I don’t agree with Ross Douthat that often, but I’m always happy to be reminded, and to remind others, as Douthat does in this piece, of a certain immortal phrase:
“If you have something that you don’t want anyone to know,” Google’s Eric Schmidt told an interviewer in 2009, “maybe you shouldn’t be doing it in the first place.”
And of course, the Twitter feed referenced in this post’s title and Douthat’s lede is absolutely priceless.
There is a certain tension in Douthat’s piece that is perhaps under-realized by the author himself. This is between changing individual norms around privacy online, and the expanding boundaries of “sharing,” on the one hand; and the need for legal infrastructure that protects private data, and the right to not have that data cataloged, archived, analyzed, in ways that users do not contemplate when they use online platforms.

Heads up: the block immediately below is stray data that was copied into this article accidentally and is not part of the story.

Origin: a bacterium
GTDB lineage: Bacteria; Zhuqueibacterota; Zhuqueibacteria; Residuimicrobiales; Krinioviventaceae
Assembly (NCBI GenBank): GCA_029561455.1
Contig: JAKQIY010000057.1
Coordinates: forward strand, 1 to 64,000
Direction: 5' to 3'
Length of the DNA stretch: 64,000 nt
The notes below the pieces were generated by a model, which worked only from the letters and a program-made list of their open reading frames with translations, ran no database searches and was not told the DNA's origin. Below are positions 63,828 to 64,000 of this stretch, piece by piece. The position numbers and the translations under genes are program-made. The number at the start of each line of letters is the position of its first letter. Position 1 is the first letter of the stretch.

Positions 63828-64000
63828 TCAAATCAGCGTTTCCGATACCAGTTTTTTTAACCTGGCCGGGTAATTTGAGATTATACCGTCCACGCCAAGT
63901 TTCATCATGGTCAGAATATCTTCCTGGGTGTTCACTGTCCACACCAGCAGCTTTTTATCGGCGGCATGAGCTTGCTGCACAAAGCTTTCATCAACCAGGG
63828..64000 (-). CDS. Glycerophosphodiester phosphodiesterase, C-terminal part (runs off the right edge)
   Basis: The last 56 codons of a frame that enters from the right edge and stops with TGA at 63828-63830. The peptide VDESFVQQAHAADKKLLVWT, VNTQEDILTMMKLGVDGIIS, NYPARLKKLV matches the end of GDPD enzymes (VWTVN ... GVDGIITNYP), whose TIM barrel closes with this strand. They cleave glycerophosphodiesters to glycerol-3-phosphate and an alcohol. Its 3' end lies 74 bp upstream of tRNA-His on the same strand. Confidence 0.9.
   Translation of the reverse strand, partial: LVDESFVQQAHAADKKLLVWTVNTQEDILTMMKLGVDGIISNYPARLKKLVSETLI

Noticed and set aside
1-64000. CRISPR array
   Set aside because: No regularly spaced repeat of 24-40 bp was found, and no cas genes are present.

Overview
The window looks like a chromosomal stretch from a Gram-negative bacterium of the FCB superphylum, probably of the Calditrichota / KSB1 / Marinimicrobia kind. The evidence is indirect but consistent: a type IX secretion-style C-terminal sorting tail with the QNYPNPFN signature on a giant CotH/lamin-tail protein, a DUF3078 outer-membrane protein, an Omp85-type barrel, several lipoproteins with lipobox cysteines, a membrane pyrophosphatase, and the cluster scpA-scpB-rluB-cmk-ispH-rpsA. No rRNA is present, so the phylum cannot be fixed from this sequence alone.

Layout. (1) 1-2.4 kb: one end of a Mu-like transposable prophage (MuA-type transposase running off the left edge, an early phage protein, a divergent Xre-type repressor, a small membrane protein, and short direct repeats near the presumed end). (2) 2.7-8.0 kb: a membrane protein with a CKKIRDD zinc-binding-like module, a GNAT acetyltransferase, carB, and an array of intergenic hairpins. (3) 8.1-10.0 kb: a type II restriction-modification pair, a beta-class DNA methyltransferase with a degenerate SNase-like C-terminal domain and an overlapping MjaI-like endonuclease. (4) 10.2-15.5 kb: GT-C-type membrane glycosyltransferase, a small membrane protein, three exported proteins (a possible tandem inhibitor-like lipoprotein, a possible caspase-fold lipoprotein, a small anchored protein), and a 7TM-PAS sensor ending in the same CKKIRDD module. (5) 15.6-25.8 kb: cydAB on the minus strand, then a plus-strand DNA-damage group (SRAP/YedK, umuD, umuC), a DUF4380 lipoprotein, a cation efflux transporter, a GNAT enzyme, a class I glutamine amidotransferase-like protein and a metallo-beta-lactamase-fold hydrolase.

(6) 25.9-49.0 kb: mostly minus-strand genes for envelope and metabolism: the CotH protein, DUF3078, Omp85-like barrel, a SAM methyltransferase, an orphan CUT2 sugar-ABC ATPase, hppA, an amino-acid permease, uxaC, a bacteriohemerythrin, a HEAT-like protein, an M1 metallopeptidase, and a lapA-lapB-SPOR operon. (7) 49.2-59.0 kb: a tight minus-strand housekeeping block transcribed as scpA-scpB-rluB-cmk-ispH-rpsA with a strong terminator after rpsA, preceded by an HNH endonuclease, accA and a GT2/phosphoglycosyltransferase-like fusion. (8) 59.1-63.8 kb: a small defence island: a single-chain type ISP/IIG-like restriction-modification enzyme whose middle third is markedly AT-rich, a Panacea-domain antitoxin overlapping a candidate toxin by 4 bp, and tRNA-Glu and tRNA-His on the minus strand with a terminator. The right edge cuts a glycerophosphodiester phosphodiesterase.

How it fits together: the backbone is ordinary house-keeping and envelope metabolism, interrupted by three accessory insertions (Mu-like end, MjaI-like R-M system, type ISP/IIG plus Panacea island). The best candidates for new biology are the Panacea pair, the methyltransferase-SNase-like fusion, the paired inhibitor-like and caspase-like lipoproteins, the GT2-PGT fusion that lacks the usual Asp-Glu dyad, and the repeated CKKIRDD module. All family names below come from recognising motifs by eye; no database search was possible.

“The internet” is increasingly constructed as a public space of sorts. Rights to association, speech, and privacy in that sphere must be robustly protected, and balanced with normative evolution around that space. It’s just not clear how that balance will be worked out, and scorn for that process on the part of certain tech elite – the very people who should be thinking hardest about it – certainly doesn’t help.